Paella, baby. (Photo credit: Andrea Traynor)
Iberian ham is your friend. Always. If you see it on a menu, I can almost guarantee that it’ll be amazing. Because when are acorn-fed pork byproducts ever a disappointment? Never!
Parking Pizza. Every pizza we tried was better than the last.
Photo credit: Andrea Traynor
5. Don’t forget about the sweets.
It’s all about the gelato, people. Italy might be the home of gelato, but Barcelona’s got it nailed. More of my not-at-all scientific research led me to Oggi Gelato, which is brimming with both classic and unusual gelato flavours — from stracciatella to ricotta.
Photo credit: Andrea Traynor
You should also go in search of Museu de la Xocolata (museum of chocolate); forget the admission and just indulge at the shop. Words other than OMG can’t describe the chocolate-covered almonds dusted in a lemon-cacao powder.
6. Get tickets to go inside the Sagrada Familia.
But get them online ahead of time to avoid disappointment as time slots book up quickly (days in advance during some periods). And, no — looking at this massive church from the outside, while certainly impressive, isn’t enough and you really can’t say you’ve visited the Sagrada Familia unless you go inside, too. It’s actually hard to believe it’s the same building inside and out. Expect your kids’ jaws to be on the floor — and not just because the ceiling is 170 metres high.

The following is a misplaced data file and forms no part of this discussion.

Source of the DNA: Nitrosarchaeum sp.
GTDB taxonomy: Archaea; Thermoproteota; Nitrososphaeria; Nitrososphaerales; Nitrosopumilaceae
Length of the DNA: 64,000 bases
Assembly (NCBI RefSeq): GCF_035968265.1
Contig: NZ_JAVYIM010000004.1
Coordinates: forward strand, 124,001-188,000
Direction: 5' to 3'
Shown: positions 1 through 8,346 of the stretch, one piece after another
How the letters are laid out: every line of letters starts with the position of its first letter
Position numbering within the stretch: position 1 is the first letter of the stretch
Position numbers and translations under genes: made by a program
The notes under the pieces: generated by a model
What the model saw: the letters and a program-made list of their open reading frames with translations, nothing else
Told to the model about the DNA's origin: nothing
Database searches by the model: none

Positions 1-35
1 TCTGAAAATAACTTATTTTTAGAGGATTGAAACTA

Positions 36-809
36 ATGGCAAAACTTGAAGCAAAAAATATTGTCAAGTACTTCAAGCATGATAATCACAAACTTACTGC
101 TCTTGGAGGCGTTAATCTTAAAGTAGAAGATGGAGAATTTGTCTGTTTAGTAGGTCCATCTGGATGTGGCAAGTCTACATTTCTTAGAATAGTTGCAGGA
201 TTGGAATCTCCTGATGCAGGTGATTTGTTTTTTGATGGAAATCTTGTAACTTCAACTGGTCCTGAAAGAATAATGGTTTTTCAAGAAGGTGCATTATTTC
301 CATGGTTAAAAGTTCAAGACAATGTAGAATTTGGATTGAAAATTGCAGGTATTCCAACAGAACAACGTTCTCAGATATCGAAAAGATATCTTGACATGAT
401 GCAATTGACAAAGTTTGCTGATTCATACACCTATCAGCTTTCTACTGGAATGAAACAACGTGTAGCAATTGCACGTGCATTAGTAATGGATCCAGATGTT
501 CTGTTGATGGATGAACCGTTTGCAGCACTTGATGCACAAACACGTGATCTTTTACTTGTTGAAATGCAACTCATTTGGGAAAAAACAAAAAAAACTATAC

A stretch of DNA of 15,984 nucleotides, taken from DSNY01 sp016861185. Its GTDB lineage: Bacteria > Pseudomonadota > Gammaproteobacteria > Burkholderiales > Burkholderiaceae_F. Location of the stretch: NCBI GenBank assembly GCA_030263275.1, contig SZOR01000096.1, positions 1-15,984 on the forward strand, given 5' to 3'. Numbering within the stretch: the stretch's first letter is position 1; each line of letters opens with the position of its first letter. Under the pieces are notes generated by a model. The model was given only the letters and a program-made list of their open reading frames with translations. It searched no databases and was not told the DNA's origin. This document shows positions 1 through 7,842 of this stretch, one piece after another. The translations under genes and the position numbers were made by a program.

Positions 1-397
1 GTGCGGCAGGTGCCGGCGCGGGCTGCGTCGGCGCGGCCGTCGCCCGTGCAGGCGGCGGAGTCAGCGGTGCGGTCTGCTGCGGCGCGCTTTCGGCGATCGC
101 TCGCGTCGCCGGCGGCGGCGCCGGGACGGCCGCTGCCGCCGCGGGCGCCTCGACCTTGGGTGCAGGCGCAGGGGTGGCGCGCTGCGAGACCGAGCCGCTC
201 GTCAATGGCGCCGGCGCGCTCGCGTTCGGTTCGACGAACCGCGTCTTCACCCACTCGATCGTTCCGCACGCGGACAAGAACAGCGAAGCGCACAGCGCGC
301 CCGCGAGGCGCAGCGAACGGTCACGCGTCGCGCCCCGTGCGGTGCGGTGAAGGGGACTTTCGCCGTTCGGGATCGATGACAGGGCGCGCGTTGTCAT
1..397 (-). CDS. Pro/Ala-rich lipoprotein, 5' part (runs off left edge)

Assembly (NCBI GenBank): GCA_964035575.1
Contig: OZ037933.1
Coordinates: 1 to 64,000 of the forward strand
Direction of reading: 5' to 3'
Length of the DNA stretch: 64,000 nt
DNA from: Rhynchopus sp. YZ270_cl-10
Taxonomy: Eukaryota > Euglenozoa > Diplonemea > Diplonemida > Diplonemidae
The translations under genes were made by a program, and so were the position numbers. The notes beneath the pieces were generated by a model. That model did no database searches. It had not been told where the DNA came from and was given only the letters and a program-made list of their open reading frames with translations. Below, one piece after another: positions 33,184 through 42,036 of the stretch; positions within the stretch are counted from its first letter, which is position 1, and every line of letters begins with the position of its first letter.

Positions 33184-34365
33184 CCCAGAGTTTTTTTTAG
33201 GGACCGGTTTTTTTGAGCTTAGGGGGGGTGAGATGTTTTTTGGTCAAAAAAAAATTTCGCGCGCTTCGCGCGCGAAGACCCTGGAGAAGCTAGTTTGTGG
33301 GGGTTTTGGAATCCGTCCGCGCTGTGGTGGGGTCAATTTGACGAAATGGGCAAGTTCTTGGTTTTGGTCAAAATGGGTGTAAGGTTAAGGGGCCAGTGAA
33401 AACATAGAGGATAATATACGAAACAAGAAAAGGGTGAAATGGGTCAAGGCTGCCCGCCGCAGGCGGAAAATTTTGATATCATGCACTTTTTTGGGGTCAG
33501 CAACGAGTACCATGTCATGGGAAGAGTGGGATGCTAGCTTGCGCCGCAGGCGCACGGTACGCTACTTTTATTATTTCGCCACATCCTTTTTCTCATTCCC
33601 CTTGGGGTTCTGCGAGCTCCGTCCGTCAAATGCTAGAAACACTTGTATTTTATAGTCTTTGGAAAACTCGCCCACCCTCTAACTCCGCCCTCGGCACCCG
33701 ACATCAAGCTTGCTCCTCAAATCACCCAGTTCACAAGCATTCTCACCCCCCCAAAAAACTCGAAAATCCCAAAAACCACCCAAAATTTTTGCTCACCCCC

The way the light trickles into the Sagrada Familia through hundreds of stained glass windows will make you weep. (Photo credit: Andrea Traynor)
7. Check out Parc de la Ciutadella.
Spend some time in what was once Barcelona’s only green space looking for highlights like the enormous wooly mammoth statue or the elaborate fountains designed by Josep Fontserè — perhaps with a little help from Gaudi. Or just lounge like locals for hours in the sun.